Earthworms and Roses

By Robert B. Martin, Jr.
Master Rosarian

There are over 3,000 species of earthworms in the world, all of which have the familiar earthworm appearance. Their bodies have many similar looking segments with a glandular organ, called the clitellum, near the middle. The most important to rosarians is the night crawler, Lumbricus terrestris, one of the largest of the earthworms. 

The night crawler is common in Southern California and appears in almost any moist soil that is loose enough to burrow through and that has sufficient organic matter on which to feed. The worms seek levels in the soil that best suit their needs. As soil dries out they move deeper, but when the soil becomes water-logged, earthworms emerge from the soil to escape drowning. 

Earthworms follow a well-defined yearly cycle. The cycle starts in the fall. At that time, most of the earthworms are young. With the advent of wet, cool weather, they become extremely active physically. During damp, cool nights, and occasionally on wet cloudy days too, they come out of their burrows to seek new areas to inhabit. Within a few hours of a night, they may migrate a considerable number of feet. With dawn, they disappear into the ground but the tracks they leave in the soft ground are evidence of their nocturnal meanderings. 

This high level of physical activity normally continues throughout the fall, winter and spring. During this period, the young earthworms mature and more eggs are laid. The heat of the summer slows down their activity considerably and large numbers die. This process can be slowed by mulching to keep the soil cool.

Earthworms thrive best on organic debris that contain a high percentage of nitrogen. This growth is encouraged through the addition of organics and mulch. Water is also a major necessity of earthworms as they contain about 80% water by weight and lose about 15% per day. If moisture is not available they will dig deep into the soil to find it.

Earthworms are capable of burrowing with considerable speed, especially in loose soil. Consequently earthworms are one of the most effective agents for loosening and aerating the soil. This is of particular importance in Southern California soils that tend to have a high clay content. The intake of water by soil is dependent for the most part on the presence of extraneous channels. Earthworms are highly effective in making such channels. Earthworms form an interconnected web of channels that allow water to penetrate quickly throughout the soil.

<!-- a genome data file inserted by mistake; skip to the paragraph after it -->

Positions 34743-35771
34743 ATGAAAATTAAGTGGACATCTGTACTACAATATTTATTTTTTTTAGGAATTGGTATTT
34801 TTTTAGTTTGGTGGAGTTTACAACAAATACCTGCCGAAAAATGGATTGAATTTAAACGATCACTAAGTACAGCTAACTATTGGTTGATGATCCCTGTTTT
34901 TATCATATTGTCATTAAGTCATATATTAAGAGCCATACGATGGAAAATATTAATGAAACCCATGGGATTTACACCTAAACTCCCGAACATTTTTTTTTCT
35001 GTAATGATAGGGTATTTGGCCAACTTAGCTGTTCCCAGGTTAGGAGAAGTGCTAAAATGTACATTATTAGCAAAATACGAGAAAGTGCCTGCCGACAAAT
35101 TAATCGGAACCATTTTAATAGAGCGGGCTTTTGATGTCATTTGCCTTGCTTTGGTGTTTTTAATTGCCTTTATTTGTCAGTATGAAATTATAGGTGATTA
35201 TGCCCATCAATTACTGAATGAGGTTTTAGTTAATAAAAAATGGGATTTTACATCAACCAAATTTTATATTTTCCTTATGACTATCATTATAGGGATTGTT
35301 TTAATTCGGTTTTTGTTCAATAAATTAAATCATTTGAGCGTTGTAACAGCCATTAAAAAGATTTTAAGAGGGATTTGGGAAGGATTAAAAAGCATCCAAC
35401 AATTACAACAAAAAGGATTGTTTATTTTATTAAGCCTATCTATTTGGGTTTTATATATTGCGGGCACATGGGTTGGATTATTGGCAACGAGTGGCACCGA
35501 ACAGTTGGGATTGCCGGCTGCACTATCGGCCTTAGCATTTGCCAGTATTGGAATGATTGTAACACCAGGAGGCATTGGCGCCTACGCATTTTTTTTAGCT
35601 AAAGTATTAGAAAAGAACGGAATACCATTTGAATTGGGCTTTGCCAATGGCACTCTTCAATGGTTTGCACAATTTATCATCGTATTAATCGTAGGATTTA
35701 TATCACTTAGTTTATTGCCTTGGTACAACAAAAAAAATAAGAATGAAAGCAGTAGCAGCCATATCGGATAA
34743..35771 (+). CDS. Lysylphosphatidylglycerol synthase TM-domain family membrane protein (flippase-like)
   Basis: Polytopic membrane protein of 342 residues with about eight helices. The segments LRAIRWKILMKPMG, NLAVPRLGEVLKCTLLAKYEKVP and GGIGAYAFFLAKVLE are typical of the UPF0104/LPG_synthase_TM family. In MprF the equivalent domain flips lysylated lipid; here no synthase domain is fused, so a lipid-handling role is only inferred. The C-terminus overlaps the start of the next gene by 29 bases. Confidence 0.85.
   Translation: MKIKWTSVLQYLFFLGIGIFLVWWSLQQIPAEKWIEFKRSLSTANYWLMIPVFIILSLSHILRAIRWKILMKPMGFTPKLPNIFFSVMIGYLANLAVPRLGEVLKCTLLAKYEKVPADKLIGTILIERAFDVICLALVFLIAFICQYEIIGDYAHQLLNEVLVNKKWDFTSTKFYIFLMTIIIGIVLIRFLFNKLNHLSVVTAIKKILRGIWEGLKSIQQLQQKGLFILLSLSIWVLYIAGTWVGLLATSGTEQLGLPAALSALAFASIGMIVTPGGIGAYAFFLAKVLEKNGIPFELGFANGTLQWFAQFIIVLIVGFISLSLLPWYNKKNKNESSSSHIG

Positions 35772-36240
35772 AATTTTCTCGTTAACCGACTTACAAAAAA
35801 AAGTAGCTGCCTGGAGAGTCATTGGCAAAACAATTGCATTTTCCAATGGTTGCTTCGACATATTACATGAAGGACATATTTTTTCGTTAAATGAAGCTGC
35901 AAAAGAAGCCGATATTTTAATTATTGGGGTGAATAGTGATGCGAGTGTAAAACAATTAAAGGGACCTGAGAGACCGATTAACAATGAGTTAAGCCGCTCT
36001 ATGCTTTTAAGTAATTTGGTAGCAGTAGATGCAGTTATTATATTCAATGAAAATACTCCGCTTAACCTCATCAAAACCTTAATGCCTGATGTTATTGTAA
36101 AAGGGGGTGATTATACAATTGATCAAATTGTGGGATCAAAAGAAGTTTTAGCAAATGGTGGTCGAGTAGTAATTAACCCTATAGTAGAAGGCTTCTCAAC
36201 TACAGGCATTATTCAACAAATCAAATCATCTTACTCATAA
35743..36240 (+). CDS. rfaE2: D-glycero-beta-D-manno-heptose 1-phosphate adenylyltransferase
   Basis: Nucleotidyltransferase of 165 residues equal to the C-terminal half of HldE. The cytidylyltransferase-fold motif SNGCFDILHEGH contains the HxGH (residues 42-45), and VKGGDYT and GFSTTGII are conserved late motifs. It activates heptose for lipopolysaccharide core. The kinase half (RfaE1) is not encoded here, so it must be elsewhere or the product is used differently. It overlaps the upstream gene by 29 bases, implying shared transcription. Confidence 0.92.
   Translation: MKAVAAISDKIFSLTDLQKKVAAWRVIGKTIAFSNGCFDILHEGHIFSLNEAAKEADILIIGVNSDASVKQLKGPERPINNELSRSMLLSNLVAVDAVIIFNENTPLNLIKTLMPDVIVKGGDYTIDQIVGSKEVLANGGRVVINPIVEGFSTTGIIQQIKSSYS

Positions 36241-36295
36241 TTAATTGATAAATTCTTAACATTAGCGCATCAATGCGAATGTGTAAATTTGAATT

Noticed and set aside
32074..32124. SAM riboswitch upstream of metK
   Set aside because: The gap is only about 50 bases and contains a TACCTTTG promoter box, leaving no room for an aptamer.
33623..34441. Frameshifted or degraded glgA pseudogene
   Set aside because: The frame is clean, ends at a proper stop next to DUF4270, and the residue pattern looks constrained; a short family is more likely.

Earthworm burrows also make passageways for the rose roots to grow. The worms perforate the topsoil especially and gradually penetrate the subsoil, opening it for root growth. Research has shown that earthworms introduced into uniformly packed soil completely altered the uniformity of the packed soil cores and that significant preferential movement of nitrates occurred in these columns.

Also important is the granulation of the garden soil, which earthworms bring about. This is accomplished by their production of castings from the soil and organic debris that they eat. As the soil becomes granulated with castings, it gets looser and looser. 

Earthworms affect the ability of soil to supply nutrients by taking organic debris from the surface and incorporating it into the topsoil. They digest the debris and excrete in their castings the nutrients they do not need. These castings are deposited in their channels throughout the topsoil and some even in the subsoil. So distributed through the root zone, the castings constitute a source of nutrients for roses. The richness of the castings depends on the kind of organic debris and mineral soil that the earthworms have for food.

Earthworm castings are clearly visible in any soil inhabited by earthworms. During damp seasons of the year, cast production is especially prolific. At that time, castings are even deposited on the surface of the ground. However, there are always many more castings underground than there are on top.

A worm casting is a biologically active mound containing thousands of bacteria, enzymes, and remnants of plant materials and animal manures that were not digested by the earthworm. An important component of this dark mass is humus. Humus is a complicated material formed during the breakdown of organic matter. One of its components, humic acid, provides many binding sites for plant nutrients, such as calcium, iron, potassium, sulfur and phosphorus.   

It has been demonstrated that earthworm castings contain about five times the nitrate, seven times the available phosphorous, three times the exchangeable magnesium, eleven times the potassium and 1.5 times the calcium as regular soil. Research has also shown that microbial activity in worm castings is 10 to 20 times higher than in the soil and organic matter that the worm ingests. 

Another effect is that the casts are always more neutral (closer to pH 7) than the surrounding soil. This helps neutralize the acids or alkali that may be present in the soil thereby optimizing the pH for the root development of the plant.

Because of their benefits, both earthworms and their castings are available for purchase commercially. However there is little reason to do so. Rose garden soil that is hospitable to earthworms will attract them naturally and the purchase of castings is an expensive way to get what earthworms provide for free. A better expenditure of money would be in the purchase and application of organic mulching materials to create a hospitable environment for these useful creatures. If you feed them they will come. 

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© Copyright Robert B. Martin, Jr. All rights reserved.  

Photos © Copyright by Kitty Belendez

For questions about Santa Clarita Valley Rose Society, contact:
Kitty Belendez
Updated January 3, 2016

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